Migration, without a doubt, is a phenomenon that has been present in our world since time immemorial and today is more present than ever in our globalized world. Every day, many people seek new opportunities in other countries and cross borders in search of better jobs, greater security, and a better life for themselves and their families, among other reasons.
Regardless of the particular reason why they decide to leave their home country to settle in another, it is important to remember that migration to another country is regulated by a set of fundamental principles that govern immigration law. These principles are a guide that establishes the migratory conditions in the legal sphere.
Based on Resolution 04/19 approved by the Inter-American Commission on Human Rights on December 7, 2019, which deals with the “Inter-American Principles on the Human Rights of all Migrants, Refugees, Stateless Persons and Victims of Trafficking in Persons”, the following principles can be mentioned:
- Right to life: every migrant has an inherent right to life. No migrant shall be arbitrarily deprived of his or her life.
- Human dignity: all migrants have the right to respect for their human dignity, including their physical dignity and their sexual, psychological, and moral integrity, regardless of their migratory status or place of origin.
- Pro-persona: when there are two or more provisions that apply to a specific case or situation, States should use the provision that is most favorable to protect the rights of all migrants, regardless of their migratory status.
- Legal personality: every migrant, regardless of his or her migratory status, has the right to be recognized everywhere as a person before the law.
- Incentive to migratory regularity: States should encourage the regularization of migration by avoiding precarious working conditions and other consequences of irregular migratory status.
- Non-refoulement: no person shall be expelled, returned, extradited, or informally transferred or surrendered, in any manner whatsoever, placed at the frontiers of another country, whether or not of his nationality, where his life or liberty would be in danger or where he would be subjected to torture, cruel, inhuman or degrading treatment or punishment.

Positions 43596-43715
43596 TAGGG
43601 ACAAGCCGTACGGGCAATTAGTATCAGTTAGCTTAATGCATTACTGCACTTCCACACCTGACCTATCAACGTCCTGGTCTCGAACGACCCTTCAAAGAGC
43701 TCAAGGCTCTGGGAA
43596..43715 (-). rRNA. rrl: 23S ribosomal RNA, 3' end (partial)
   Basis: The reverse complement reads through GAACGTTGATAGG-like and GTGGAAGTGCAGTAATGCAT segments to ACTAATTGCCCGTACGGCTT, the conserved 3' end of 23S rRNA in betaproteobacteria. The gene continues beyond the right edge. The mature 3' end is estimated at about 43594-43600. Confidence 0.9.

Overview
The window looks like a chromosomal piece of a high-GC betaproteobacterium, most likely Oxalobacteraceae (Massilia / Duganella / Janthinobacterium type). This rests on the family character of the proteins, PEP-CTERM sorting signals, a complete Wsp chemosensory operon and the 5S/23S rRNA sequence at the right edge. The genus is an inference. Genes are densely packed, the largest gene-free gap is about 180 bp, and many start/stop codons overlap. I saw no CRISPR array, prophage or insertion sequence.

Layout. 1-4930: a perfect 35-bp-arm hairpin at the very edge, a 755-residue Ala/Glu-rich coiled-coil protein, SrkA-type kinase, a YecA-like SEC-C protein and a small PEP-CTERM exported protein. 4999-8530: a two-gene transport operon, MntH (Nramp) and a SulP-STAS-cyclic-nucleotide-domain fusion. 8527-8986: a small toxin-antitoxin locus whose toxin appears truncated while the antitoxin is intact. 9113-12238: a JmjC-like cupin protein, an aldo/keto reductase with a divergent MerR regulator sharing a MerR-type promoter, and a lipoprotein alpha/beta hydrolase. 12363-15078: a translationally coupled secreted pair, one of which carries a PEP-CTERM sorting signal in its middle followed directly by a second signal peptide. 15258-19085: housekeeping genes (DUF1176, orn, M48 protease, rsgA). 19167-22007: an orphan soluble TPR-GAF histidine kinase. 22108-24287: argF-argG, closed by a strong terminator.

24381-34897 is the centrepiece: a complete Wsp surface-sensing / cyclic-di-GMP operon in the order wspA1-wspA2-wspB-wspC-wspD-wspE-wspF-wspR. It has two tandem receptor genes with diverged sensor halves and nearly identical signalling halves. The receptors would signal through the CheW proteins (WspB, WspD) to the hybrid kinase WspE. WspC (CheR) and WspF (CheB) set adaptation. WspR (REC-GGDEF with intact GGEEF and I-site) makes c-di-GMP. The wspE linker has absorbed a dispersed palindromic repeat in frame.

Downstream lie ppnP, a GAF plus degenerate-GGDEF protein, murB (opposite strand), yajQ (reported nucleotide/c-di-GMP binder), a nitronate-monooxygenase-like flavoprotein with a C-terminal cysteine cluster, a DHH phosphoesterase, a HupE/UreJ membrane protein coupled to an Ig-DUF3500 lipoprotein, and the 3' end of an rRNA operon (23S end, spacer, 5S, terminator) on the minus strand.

- Best interests of the child or adolescent: this principle implies that in all actions or decisions taken that affect or refer to children and adolescents, in all spheres of life, public or private social welfare institutions, courts, administrative authorities, or legislative bodies must consider and give priority to the interests of the child or adolescent.
- Non-discrimination and equal protection: all persons, including migrants, are equal before the law and are entitled to equal protection of the law without discrimination of any kind or on any ground, including migrant status.
- Personal integrity and prohibition of torture and cruel, inhuman, or degrading treatment: all migrants have the right to their physical and mental integrity. Therefore, they may not be subjected to torture or cruel, inhuman, or degrading treatment or punishment.
- Prohibition of slavery and servitude and their analogous conditions: every migrant has the right to be free from slavery, servitude, or forced or compulsory labor. No migrant shall be required to perform forced or compulsory labor or any practice similar to slavery, whether for profit or not.
- Right to work: every migrant has the right to work, which entails the possibility of obtaining the means to lead a dignified life by performing a freely chosen or accepted lawful activity.
- Guarantees of due process of law in immigration proceedings: every migrant has the right to due process before the courts, tribunals, and all other organs and authorities of the administration of justice in any legal process leading to the restriction or recognition of his or her rights, as well as before officials and authorities specifically responsible for determining his or her immigration status.
Although, taking the instrument as a basis, other equally fundamental principles could be pointed out, we have mentioned those that, in general, offer a fundamental vision of the regulations that States apply or should apply.
We can conclude that the principles of migration law establish a solid foundation that balances the interests of States with the inherent human rights of those who leave their native country in search of better opportunities in another. Migration will undoubtedly continue to be a relevant issue in our globalized world, and understanding these principles is fundamental to addressing the challenges and opportunities it poses.
The adoption of these principles by States and their applicability in national migration policies provide an opportunity to work towards a more humane and equitable approach to migration, recognizing the importance, richness, and diversity they bring to society.